UPDATE, DEC. 6, 9:00 a.m.: Director Wray was removed from the final witness list. No reason given.
For Immediate Release
Dec. 5, 2011
All Aboard Ohio
Tomorrow, U.S. House Subcommittee on Railroads Chairman Bill Shuster (R-PA) is scheduled to hold a hearing titled “The Federal Railroad Administration’s High Speed Intercity Passenger Rail Program: Mistakes and Lessons Learned.” Tomorrow’s hearing includes several witnesses who will try to defend why Shuster and others ended a popular program in which 39 states, the District of Columbia, and Amtrak applied for more than $75 billion worth of passenger rail projects. Those requests were made to a $12 billion pot of money.
Strangely, among those testifying is Ohio Department of Transportation Director Jerry Wray, a former president of Flexible Pavements, the asphalt industry lobbying association.
“This was a popular, bipartisan program that was sidetracked one year before the Presidential election,” said Ken Prendergast, executive director of the nonprofit rail and transit advocacy organization All Aboard Ohio.
“Only three of 25 states returned federal funding, and two of those — Florida and Wisconsin — have accepted other federal passenger rail funding and increased their state-funded investments in passenger rail to promote jobs and affordable transportation options for their citizens. That makes Ohio the backward outcast, yet its transportation chief gets called as an expert witness. I find that to be just a tad ironic,” Prendergast added.
Here is what Director Wray will likely NOT tell the committee tomorrow:
• In its first year, Ohio’s Cleveland – Columbus – Dayton – Cincinnati (3C) Corridor 79 mph passenger rail service would have attracted the 12th greatest ridership of any Amtrak service and risen from there as other new routes have similarly grown — often spectacularly.
• Start-to-stop average 3C train speeds would have been 50 mph, the third-fastest of 11 new train services sponsored by states in the U.S. since 1980 and evolved to high-speed rail with more job-producing investment, as every other high-speed rail service on Earth has done.
• Value-capture activities at the Riverside station, one of several station-area real estate developments stimulated by the 3C trains, would have more than offset the entire annual operating subsidy of 3C.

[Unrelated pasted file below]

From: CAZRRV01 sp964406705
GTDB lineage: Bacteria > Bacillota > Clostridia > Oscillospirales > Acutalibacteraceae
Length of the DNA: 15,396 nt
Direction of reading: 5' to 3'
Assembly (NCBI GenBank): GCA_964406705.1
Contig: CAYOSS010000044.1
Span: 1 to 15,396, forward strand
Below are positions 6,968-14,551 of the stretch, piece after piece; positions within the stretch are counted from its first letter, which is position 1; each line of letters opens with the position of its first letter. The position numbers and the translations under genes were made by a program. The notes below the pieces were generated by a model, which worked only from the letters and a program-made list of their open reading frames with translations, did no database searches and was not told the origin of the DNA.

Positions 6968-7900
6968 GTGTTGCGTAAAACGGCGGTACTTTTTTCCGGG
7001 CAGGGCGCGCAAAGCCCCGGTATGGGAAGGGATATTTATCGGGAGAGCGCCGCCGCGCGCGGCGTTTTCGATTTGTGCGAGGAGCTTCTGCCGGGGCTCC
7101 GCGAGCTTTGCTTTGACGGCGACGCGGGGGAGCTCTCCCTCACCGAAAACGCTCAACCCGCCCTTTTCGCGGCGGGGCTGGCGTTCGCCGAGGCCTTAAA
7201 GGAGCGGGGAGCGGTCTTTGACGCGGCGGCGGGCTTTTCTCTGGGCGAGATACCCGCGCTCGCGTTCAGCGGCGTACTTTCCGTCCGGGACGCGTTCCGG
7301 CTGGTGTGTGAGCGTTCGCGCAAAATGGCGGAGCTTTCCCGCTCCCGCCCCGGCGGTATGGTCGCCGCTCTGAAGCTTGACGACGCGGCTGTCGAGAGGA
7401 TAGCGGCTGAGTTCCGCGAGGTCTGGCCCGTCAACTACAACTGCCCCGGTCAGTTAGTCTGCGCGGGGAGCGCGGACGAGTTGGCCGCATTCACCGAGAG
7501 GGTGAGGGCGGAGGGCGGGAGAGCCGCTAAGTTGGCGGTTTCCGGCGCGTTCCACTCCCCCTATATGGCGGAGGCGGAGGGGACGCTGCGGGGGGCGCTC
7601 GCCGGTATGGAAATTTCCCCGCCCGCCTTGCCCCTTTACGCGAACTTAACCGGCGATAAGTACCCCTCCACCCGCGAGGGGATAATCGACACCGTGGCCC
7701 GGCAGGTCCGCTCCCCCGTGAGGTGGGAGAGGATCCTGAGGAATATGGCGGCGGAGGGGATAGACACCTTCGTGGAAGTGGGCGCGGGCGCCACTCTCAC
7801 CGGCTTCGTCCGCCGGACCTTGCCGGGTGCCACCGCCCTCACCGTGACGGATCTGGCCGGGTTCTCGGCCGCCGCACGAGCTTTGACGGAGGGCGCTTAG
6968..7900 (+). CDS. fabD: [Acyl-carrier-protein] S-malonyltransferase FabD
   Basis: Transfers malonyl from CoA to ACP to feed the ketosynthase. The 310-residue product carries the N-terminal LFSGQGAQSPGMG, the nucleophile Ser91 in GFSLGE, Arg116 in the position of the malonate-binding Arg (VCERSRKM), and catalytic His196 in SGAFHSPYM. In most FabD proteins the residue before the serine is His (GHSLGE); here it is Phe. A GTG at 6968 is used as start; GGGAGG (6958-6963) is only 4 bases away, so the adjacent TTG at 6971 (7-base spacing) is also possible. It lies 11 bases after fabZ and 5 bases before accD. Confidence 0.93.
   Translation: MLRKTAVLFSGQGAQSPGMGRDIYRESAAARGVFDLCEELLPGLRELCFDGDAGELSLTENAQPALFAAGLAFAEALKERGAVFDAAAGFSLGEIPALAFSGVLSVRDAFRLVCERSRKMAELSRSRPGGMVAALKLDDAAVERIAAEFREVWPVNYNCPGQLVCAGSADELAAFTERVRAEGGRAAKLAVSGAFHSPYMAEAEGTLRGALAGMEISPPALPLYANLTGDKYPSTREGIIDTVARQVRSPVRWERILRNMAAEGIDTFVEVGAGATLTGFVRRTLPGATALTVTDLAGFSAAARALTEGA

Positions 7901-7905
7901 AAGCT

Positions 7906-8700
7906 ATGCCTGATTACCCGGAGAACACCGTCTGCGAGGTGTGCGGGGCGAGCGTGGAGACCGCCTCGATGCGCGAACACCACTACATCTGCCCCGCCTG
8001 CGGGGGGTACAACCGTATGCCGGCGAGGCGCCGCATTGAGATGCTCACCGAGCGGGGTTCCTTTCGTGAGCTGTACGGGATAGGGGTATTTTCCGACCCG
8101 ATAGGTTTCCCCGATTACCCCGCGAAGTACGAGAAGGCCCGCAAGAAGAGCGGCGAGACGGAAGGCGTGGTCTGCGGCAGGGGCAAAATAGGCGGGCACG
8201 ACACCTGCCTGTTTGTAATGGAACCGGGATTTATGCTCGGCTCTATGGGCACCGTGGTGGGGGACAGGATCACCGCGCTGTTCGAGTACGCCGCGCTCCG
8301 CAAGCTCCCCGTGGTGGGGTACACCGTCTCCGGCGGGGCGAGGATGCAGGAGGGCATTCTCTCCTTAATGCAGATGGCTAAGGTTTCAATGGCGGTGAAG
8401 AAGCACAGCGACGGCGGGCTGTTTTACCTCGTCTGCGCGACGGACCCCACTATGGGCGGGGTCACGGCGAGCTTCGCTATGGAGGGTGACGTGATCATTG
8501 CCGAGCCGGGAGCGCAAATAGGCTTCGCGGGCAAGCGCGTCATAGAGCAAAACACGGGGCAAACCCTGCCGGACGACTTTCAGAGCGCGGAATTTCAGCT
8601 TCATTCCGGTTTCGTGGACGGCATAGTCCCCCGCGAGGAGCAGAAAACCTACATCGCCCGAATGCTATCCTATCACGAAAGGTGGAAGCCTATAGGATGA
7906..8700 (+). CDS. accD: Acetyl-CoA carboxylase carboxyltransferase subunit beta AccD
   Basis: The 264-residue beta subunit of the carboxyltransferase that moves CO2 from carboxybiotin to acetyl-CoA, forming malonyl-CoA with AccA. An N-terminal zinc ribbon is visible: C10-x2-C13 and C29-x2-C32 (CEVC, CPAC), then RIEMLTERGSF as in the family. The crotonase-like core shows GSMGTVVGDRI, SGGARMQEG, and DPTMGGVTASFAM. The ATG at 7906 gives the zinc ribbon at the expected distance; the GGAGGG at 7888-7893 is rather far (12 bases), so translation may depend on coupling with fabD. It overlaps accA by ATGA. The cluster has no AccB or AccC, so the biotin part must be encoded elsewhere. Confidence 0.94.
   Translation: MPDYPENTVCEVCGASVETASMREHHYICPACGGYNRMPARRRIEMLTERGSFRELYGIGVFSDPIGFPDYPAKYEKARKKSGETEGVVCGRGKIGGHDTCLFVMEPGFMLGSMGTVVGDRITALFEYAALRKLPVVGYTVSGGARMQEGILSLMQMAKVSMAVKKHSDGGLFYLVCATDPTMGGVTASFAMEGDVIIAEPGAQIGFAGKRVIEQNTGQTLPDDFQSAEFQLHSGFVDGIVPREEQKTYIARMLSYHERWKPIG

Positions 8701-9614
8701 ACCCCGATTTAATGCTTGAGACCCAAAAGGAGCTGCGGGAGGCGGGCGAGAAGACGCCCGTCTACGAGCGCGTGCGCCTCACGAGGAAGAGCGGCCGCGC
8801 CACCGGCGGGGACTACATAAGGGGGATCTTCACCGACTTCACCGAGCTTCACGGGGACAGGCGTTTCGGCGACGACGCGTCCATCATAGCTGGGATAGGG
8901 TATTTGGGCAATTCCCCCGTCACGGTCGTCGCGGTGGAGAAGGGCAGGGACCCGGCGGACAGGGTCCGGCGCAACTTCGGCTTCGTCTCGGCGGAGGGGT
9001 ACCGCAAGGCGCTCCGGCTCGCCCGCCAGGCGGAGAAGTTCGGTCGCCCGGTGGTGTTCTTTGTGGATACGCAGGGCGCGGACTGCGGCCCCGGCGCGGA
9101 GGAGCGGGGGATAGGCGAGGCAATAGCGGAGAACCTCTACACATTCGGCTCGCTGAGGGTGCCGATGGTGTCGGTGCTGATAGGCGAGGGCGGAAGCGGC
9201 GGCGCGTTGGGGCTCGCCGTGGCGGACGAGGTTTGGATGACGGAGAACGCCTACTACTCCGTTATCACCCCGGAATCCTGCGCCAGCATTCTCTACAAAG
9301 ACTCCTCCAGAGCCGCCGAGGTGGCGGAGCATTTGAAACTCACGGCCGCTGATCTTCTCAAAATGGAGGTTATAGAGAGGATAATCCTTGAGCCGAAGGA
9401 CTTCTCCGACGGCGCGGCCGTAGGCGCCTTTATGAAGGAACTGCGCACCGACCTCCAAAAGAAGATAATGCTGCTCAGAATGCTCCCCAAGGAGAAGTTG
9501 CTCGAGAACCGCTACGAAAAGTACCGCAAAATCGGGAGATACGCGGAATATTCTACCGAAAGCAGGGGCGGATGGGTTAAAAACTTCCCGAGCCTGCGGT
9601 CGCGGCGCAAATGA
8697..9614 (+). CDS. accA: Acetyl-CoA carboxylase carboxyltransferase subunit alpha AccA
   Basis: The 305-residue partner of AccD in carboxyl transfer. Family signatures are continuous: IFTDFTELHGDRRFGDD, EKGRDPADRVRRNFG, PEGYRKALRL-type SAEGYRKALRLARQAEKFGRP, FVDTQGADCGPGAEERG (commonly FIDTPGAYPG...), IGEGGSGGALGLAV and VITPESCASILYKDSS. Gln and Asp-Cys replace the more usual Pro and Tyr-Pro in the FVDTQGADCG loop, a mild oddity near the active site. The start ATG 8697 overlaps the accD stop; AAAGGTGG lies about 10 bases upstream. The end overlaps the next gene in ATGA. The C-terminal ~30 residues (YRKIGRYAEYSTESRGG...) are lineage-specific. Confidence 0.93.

• Wray apparently thinks he needs every penny to save Ohio’s highway system. All Ohio transportation tax dollars (actually 99 percent) already go to roads, but gas tax revenues are diminishing because Baby Boomers (75 million people) started turning 65 years old in 2011, GenerationY (80 million people) aren’t as interested in driving everywhere and because fuel costs remain high — all underscoring the need for travel options that Wray apparently fears would take Ohioans’ hard-earned tax dollars away from his highway industry colleagues.
But perhaps the biggest mistake in tomorrow’s hearing is that too many in Congress continue to employ a double-standard that passenger rail should be the only self-sustaining transportation mode. Amtrak is enjoying record ridership and now covers 85 percent of its costs from revenues, whereas motorists pay only 50 percent of the costs of using the highway system, according to Federal Highway Administration statistics from 2007. That was before $62 billion in federal Highway Trust Fund bailouts and stimulus subsidies were spent to offset taxes from flat or declining traffic levels but rapidly rising highway system costs.
Why is Ohio a backward outcast? Since 2009, the following Federal Passenger Rail Investment & Improvement Act (PRIIA) and American Reinvestment & Recovery Act (ARRA) High-Speed & Intercity Passenger Rail Funding was accepted by these Midwest states….
- Illinois – $1,734,866,660
- Iowa – $248,709,080
- Indiana – $71,364,980
- Michigan – $400,732,595
- Minnesota – $45,600,000
- Missouri – $50,900,300
- Ohio – $0
- Wisconsin – $34,055,437
“Based on these numbers, why was Director Wray the only state department of transportation chief called to testify?” Prendergast asked.
Wisconsin Gov. Scott Walker recently backtracked from his rejection of $810 million in no-match federal funds for developing the Chicago-Twin Cities high-speed corridor via Milwaukee and Madison because he claimed it would have cost his state $7.5 million in operating funds. Instead, he requested $150 million in new federal funds that would have required $37.5 million in matching state dollars to improve Amtrak’s Chicago-Milwaukee Hiawatha Corridor service. That grant request was denied.
Meanwhile, Florida has committed nearly $300 million in state funds for two new passenger rail services: a Central Florida regional rail service called Sun Rail and for starting direct Jacksonville-Miami Amtrak service on the 80+ mph Florida East Coast RR. That would also make Gov. Rick Scott a less-than-ideal witness for Rep. Shuster at this time of his trying to justify the end to federal capital investments for passenger rail.
“Finally, what Director Wray won’t tell us tomorrow is that he has looked into his crystall ball and saw a future of fewer people willing and able to drive, higher fuel costs and reduced gas tax revenues for Ohio,” Prendergast said. “Instead of seeing an opportunity to begin diversifying Ohio’s transportation system to respond to this new paradigm, he saw a threat to Ohio’s highway monopoly, dug in his heels and sought to defend a status quo that cannot be saved. That’s why 3C died — not because of how a federal passenger rail program was designed.”